INDICARE: What is the relationship between CC and German Copyright Law?

Th. Dreier: The idea of the license is mainly American. In addition, if I as a German protect my work with an American license, there’s naturally the question why I also need a German license. However, there are mainly two arguments for developing a parallel German CC-license: one is the marketing aspect – a license can be truly popular only if it is written in local language. In addition, the Federal High Court (Bundesgerichtshof) requires all clauses to be comprehensible for users, which probably means that German users must have the opportunity to read the clauses in German.

The second aspect is that if we decide to issue a German license so that it may be understood in Germany, it has to be adapted to German law. For CC the main task consisted of keeping the basic idea and looking for ways to materialise and codify this basic idea in German law. For example, what we in Germany call “distribution” forms part of “public communication” under US law. Also, the German license had to be adapted to the surrounding legal context. To give an example, since the 1970s we have had consumer-friendly legislation controlling general contractual terms and conditions. If a clause of a particular contract is formulated in a way that transcends what is legally permitted, then it is a priori invalid. This is the incentive for those who draft standard contractual term and conditions to conform whenever possible to the limits as set by the law. As the CC define a set of business relationships by pre-formulated contractual terms and conditions, this requirement had to be fulfilled here too.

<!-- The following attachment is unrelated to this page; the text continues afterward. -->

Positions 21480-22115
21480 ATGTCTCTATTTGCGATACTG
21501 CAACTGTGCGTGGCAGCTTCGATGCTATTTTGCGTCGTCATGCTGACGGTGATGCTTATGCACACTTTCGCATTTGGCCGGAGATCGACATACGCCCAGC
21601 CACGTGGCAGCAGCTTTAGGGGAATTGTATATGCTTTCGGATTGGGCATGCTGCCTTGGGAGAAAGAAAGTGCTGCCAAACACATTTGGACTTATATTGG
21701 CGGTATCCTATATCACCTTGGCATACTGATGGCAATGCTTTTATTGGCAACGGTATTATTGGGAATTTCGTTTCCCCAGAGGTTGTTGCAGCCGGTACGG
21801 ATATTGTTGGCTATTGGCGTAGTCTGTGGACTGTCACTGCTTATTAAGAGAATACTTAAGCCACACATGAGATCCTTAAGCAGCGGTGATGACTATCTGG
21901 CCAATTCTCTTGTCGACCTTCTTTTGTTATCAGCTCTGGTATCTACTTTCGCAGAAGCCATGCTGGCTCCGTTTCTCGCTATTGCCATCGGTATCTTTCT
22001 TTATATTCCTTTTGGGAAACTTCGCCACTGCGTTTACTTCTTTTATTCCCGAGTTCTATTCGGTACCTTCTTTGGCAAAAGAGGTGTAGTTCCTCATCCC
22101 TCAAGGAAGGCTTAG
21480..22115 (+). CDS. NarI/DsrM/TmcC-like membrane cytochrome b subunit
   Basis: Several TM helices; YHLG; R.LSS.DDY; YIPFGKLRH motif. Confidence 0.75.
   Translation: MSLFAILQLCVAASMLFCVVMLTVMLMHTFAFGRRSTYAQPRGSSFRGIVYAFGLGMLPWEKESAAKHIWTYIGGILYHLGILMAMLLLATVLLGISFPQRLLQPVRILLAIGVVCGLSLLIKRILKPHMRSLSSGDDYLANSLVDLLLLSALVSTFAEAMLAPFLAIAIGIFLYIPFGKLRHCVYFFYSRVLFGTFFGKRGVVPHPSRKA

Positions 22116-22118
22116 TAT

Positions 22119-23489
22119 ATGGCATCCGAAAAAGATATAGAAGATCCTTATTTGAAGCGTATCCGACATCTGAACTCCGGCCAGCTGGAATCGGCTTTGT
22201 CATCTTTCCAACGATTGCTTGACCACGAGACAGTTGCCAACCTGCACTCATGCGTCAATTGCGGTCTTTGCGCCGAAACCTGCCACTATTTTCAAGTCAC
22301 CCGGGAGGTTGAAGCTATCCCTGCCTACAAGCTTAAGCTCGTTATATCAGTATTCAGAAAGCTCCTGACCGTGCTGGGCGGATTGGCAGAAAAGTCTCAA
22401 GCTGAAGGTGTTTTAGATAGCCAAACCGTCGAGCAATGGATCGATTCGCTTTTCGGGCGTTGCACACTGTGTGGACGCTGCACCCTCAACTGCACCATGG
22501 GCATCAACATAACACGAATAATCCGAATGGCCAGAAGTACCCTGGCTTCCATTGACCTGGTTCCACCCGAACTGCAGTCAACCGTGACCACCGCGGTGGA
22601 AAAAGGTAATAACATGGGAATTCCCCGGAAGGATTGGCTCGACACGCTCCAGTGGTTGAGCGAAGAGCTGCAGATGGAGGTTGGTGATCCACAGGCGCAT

INDICARE: Does that mean that there is no need for internationally valid CC?